PARIS, France — One of John Galliano’s greatest compatibilities with the man who founded the house he currently heads up is the eternal life in his clothes. At Maison Margiela, no dress is ever really gone. Maybe it’s born again as something else. Or maybe it assumes an afterlife as a ghostly layer of tulle. Now, at least, it has a name: Recicla. The charity shop finds which would once have been copied and included in the collection (the essence of Martin Margiela’s Replica initiative), will now be recycled, upcycled, refreshed from their original state. “Giving a loved piece another life,” as Galliano described it in the podcast which is now the star accessory of his shows, though this season it was hard-pressed by the bags the models carried. Proper wicker baskets!
It’s a measure of how familiar Galliano’s most outré experiments with form and fabric have become that the mumsiness of a wicker basket could seem like the most subversive thing on a catwalk strewn with his usual taking apart and putting back together. But the designer had noticed the edgiest kids in his studio dressing very conventionally. On them, beige was an outrage. Perhaps it’s a case of what’s left but the frisson of tradition when you’ve exhausted yourself at the outer limits of style. There was certainly something of that in the Margiela collection. “A hankering for heritage,” John said. There were boy scouts in his show. Décortiqué, maybe, but recognisable nonetheless.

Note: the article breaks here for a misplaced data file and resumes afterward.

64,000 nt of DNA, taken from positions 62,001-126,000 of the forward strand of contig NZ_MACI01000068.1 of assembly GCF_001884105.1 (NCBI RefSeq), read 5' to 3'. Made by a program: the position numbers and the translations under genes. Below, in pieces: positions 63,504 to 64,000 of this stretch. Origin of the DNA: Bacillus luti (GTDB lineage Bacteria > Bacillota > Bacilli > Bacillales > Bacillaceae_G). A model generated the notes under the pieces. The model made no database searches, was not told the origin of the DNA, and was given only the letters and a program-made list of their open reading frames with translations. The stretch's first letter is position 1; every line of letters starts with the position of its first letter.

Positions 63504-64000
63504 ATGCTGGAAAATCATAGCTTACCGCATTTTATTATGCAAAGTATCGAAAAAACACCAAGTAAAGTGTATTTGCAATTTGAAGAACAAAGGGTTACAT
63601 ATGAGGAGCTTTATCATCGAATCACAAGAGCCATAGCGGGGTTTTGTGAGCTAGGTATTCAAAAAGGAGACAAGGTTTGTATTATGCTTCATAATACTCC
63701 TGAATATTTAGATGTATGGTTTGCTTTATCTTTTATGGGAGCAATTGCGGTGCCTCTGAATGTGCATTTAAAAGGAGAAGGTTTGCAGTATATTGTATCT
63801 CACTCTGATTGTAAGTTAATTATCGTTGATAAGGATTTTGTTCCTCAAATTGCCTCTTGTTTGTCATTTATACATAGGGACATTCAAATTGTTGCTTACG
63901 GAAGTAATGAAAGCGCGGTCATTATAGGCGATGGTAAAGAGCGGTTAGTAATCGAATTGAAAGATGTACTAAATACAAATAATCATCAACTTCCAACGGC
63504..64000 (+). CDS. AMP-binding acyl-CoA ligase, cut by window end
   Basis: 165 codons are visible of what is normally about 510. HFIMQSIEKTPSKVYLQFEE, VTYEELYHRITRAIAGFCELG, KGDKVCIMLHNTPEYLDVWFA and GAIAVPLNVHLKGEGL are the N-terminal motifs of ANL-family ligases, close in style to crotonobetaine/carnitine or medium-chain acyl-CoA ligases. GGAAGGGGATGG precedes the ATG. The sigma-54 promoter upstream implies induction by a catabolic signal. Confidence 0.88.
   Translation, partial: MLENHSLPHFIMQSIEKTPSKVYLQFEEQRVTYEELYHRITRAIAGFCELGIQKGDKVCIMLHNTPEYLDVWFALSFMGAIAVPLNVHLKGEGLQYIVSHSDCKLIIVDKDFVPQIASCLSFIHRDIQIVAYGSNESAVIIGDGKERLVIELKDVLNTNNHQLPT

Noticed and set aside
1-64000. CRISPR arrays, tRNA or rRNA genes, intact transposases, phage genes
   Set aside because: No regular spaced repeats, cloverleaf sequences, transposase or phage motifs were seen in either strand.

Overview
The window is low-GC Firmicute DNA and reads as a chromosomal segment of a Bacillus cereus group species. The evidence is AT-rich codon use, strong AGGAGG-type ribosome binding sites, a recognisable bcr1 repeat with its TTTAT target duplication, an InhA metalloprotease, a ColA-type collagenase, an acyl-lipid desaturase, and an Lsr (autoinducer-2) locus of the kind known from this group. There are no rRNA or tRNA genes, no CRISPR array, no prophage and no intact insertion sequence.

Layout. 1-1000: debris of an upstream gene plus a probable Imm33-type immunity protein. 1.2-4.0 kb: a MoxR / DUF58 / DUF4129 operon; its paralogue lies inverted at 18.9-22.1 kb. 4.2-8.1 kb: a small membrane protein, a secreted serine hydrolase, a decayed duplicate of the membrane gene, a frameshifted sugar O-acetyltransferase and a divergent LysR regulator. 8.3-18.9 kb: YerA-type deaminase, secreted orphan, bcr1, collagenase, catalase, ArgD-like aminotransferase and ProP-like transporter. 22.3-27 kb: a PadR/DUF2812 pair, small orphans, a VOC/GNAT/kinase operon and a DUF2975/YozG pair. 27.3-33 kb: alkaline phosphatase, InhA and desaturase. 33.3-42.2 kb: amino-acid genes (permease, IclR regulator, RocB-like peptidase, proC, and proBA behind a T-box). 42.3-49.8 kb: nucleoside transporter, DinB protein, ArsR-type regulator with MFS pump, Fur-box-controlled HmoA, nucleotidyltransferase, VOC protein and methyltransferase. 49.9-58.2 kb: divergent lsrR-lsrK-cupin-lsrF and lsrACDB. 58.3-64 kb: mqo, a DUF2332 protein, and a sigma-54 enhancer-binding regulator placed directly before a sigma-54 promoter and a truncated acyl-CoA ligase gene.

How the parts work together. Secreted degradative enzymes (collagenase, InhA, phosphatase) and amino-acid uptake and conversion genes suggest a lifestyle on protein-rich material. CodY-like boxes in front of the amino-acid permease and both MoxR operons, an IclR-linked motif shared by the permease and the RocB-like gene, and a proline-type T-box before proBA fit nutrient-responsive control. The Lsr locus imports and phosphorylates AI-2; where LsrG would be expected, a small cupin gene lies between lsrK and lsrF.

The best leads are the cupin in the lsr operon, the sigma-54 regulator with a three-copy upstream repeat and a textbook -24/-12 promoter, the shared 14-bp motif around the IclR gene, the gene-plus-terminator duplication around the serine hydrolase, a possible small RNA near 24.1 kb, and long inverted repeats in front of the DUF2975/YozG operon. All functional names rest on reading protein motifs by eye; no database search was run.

The frisson of tradition explains Galliano’s ongoing fascination with the dress codes of the bourgeoisie. A born rebel, he has a lot to work with when he takes on middle class mores, even as he mutates them beyond all sense of recognition or propriety. A “gentleman” in a bowler hat and trench was bare-legged. Other trenches were freeze-framed in the act of being othered. lace became a lattice of holes, sequins were scallops of fabric. A tasselled loafer was Tabi-ed, with a bifurcated toe (shoe of the season, say I). And yet Galliano claims that it’s the spirit of belonging that attracts him, whether to a social class or a boy scout troop. That clarifies the intensely poignant edge in his work, in full effect on Wednesday. He's made Maison Margiela his sanctuary, the place he belongs.